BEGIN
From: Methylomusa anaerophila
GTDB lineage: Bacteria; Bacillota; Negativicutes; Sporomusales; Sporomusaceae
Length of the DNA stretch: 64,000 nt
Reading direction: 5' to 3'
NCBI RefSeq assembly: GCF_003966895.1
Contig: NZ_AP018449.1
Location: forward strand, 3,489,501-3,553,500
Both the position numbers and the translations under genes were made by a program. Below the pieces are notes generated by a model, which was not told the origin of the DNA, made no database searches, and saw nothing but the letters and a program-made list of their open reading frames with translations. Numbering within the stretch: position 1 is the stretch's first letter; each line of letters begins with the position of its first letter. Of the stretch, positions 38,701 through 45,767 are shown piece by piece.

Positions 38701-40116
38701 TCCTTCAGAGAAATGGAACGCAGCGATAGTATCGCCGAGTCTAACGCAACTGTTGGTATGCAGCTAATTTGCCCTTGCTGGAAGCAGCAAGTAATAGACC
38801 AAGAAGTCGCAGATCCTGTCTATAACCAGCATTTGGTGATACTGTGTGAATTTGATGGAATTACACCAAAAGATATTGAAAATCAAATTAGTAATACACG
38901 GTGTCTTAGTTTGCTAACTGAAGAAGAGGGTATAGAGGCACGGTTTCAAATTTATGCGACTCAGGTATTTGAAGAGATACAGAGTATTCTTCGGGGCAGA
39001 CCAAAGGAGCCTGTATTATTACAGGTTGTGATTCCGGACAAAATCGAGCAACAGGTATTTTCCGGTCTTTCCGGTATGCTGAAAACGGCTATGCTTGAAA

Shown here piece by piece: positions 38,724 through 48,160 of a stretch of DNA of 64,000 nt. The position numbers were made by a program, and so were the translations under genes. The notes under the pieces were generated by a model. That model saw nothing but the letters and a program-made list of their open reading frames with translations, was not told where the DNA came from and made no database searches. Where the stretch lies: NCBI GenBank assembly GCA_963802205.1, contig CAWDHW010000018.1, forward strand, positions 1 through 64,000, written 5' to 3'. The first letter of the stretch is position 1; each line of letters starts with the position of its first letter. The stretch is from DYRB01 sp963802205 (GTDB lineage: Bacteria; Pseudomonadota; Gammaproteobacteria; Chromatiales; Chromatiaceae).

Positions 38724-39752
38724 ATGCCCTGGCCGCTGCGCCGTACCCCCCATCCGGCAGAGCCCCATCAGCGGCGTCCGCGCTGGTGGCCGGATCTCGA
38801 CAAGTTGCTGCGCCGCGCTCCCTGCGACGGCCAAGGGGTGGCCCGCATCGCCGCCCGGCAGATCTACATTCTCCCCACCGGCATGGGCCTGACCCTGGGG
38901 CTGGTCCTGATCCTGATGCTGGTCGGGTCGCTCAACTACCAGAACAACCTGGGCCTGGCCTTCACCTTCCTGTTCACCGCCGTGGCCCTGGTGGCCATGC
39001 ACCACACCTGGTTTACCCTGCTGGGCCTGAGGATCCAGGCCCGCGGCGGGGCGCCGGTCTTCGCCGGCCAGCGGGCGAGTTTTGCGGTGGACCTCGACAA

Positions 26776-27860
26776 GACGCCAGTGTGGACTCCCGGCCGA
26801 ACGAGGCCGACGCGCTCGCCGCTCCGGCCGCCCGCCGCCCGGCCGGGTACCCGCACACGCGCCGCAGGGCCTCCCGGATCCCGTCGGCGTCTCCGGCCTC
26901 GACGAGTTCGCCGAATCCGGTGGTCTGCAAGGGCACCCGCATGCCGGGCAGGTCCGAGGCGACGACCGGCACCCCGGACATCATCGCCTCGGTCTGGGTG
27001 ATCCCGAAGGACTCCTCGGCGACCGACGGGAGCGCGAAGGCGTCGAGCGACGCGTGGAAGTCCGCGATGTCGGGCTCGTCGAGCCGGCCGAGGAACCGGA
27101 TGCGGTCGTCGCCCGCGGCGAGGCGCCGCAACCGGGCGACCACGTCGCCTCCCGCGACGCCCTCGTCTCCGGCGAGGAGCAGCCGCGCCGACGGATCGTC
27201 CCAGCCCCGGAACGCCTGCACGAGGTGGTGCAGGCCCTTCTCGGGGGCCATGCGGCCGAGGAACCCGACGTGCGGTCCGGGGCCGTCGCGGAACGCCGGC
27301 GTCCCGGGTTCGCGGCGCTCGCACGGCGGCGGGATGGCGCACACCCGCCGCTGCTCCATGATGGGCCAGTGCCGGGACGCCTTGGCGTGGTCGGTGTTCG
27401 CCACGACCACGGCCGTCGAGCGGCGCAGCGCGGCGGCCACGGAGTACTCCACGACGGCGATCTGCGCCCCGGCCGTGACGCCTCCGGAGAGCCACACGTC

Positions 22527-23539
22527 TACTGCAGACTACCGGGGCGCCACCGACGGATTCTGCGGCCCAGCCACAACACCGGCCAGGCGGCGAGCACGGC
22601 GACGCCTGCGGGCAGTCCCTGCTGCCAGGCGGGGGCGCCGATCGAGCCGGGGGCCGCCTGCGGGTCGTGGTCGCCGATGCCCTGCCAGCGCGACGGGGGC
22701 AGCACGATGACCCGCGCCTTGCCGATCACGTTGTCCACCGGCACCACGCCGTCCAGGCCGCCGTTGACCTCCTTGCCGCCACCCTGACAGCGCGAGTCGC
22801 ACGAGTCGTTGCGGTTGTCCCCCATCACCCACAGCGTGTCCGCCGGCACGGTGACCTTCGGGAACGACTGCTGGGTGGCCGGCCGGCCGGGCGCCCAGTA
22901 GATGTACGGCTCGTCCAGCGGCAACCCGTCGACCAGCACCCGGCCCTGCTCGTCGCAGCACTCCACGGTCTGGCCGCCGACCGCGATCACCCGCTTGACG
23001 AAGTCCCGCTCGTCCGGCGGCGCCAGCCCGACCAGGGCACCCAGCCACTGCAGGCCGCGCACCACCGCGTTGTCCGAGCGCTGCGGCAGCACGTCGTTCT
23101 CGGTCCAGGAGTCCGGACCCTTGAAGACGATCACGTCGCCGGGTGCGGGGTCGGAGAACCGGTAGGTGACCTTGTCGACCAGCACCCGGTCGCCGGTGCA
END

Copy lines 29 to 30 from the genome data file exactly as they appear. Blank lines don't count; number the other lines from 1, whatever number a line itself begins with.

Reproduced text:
Positions 22527-23539
22527 TACTGCAGACTACCGGGGCGCCACCGACGGATTCTGCGGCCCAGCCACAACACCGGCCAGGCGGCGAGCACGGC